Stone (2 million B.C.) The course of warfare was forever changed when the Australopithecus realized he need not engage his enemy face-to-face, but could hurl rocks from a safe distance. The Spear (35000 B.C.) Sharp, pointy stones easily penetrate flesh, and a long shaft guarantees that the tip strikes first. The added weight provides the kinetic energy to increase the blow. The Sling (800 B.C.) A cord, a pouch, and a rock: Swung overhead with increasing centrifugal momentum, the “bullet” is then released with deadly force and accuracy.

The Catapult (200 B.C.) Warring nations used them during the Middle Ages to fling dead horses 500 yards over each other’s walls to spread disease. The Crossbow (900 A.D.) This weapon was very popular in its day. Reason: The arrows it used were lightweight, so it was easy to aim and fire from a variety of positions. The Longbow (1298) In archery, bow size matters. The medieval longbow, which stood as tall as the archer, had the greatest range—more than 200 yards.

The Musket (1500) Thanks to the magic of gunpowder, armies could exchange fusillades of lead with the squeeze of a finger. Smoothbore muzzle-loaders, however, were not very accurate beyond 50 yards. The Cannon (1670) Napoleon perfected artillery support. As the French armies advanced, cannonade from their 18-pound guns flew overhead toward the enemy almost one mile away.

The Rocket (1792) The Chinese first used “fire arrows” in the 13th century. The British used them in the War of 1812. The “rockets” seen by Francis Scott Key were Congreves, 12-pound warheads fired at Fort McHenry from British boats.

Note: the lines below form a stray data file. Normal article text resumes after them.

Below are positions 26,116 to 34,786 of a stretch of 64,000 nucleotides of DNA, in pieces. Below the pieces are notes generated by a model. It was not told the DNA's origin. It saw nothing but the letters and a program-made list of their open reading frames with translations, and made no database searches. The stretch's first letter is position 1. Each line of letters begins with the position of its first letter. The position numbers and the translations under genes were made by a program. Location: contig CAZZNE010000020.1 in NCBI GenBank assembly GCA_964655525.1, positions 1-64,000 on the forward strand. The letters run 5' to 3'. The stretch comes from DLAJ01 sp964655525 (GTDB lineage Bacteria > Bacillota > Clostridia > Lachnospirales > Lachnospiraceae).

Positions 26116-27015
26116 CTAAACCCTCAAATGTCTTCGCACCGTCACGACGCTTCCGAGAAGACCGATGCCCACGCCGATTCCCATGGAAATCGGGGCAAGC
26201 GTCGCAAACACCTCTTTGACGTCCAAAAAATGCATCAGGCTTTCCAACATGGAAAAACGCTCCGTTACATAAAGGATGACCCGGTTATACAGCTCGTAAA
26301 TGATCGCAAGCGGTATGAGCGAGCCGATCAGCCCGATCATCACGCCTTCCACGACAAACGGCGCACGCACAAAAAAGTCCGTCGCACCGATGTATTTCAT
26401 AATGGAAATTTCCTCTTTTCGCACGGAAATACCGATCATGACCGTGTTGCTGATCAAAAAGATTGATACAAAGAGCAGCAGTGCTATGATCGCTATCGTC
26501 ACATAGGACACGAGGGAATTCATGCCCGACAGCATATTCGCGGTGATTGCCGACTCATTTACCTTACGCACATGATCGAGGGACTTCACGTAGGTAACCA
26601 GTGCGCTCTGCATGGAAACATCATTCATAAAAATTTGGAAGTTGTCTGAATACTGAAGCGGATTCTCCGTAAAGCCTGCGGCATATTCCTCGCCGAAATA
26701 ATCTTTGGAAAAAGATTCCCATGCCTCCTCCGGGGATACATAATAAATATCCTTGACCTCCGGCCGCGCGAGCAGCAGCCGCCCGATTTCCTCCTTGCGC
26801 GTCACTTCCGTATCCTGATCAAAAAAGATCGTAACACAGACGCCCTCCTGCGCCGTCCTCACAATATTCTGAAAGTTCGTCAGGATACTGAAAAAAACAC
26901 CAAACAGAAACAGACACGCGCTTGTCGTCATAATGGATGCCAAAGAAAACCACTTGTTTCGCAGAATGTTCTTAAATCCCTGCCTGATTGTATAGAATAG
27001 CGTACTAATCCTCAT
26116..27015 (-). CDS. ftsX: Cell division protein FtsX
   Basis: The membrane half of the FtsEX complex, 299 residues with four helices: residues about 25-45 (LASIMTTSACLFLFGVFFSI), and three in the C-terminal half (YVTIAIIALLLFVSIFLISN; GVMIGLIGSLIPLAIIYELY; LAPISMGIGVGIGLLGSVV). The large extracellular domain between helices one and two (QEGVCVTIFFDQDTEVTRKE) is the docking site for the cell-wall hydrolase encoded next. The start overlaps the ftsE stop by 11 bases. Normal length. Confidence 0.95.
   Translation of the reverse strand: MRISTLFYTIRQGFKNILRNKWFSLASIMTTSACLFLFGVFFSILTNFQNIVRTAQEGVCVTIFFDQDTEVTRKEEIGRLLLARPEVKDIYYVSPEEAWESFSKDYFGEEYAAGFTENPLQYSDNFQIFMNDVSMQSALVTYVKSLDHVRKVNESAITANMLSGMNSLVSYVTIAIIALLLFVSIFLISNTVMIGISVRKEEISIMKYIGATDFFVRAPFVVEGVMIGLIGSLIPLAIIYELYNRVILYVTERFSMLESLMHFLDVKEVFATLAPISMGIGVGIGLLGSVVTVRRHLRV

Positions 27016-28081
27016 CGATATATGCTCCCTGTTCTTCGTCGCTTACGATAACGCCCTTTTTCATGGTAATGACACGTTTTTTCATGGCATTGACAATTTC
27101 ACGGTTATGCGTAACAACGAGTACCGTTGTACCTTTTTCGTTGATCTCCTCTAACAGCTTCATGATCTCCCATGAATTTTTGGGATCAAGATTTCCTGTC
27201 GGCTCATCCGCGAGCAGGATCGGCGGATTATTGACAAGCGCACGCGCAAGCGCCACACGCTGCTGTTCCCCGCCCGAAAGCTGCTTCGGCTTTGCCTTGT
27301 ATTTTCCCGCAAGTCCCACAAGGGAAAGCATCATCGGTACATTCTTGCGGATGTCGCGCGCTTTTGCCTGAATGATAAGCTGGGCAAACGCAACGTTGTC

The Gatling Gun (1862) Samuel Colt’s revolver (1836) and Oliver Winchester’s repeating rifle (1854) represented major advancements in gun development. But Richard Gatling’s 3,000 rounds-per-minute machine gun took killing to a bloody new level.

The Tank (1916) In WWI tanks mostly served as troop support. By WWII, however, tanks commanded a primary role. During the German blitzkrieg, heavily armed panzer divisions rolled across the Netherlands, Belgium, and France in 1940. The Plane (1917) The Handley Page 0/400 expanded strategic warfare. Instead of simply fighting an attacking army (tactical warfare), this British biplane crippled the enemy’s industry (strategic warfare) by dropping 1,650-bombs deep inside German territory. Paris Gun (1918) The Germans’ WWI “Big Bertha” was the most powerful gun of its day. The Germans used it to fire 120 kg shells at Paris from 75 miles away.

The Carrier (1922) Japan built the first true carrier in 1922. Today the U.S. dominates the seas with its seven Nimitz-class carrier battle groups. Up to 85 aircraft complement each of the $4.5 billion nuclear ships.

The Missile (1942) The German V2 weighed 28,504 pounds. Its 2,200 pounds of warhead was virtually unstoppable once launched from across the English Channel. In the last 12 months of WWII, the Germans fired more than 4,000 V2s, mostly at London and Antwerp. The B–29 (1942) America’s flying “Superfortress” literally ended WWII. Able to cruise nearly 400 mph, carry tons of bombs, and fly missions more than 5,000 miles, the B–29 destroyed every last strategic target in Japan and Germany…and then some.

The B–52 (1954) After 47 years in service, this Cold War workhorse is still the U.S.’s primary strategic bomber. The “Stratofortress” served in Desert Storm and can fly a subsonic 650 mph at heights up to 50,000 feet. It can carry 70,000 pounds of bombs, mines, and missiles.

The ICBM (1962) In the ’60s, Minuteman missiles were central to our national defense. Today’s Minuteman III weighs almost 80,000 pounds and can travel 6,000 miles at Mach 23. In the passenger’s seat: 335-kiloton thermonuclear warheads.

The Nuclear Sub (1981) The Trident is the most destructive weapons platform ever created. The 18 Tridents carry 54 percent of U.S. strategic warheads and can stay submerged, quietly patrolling the globe, for three months.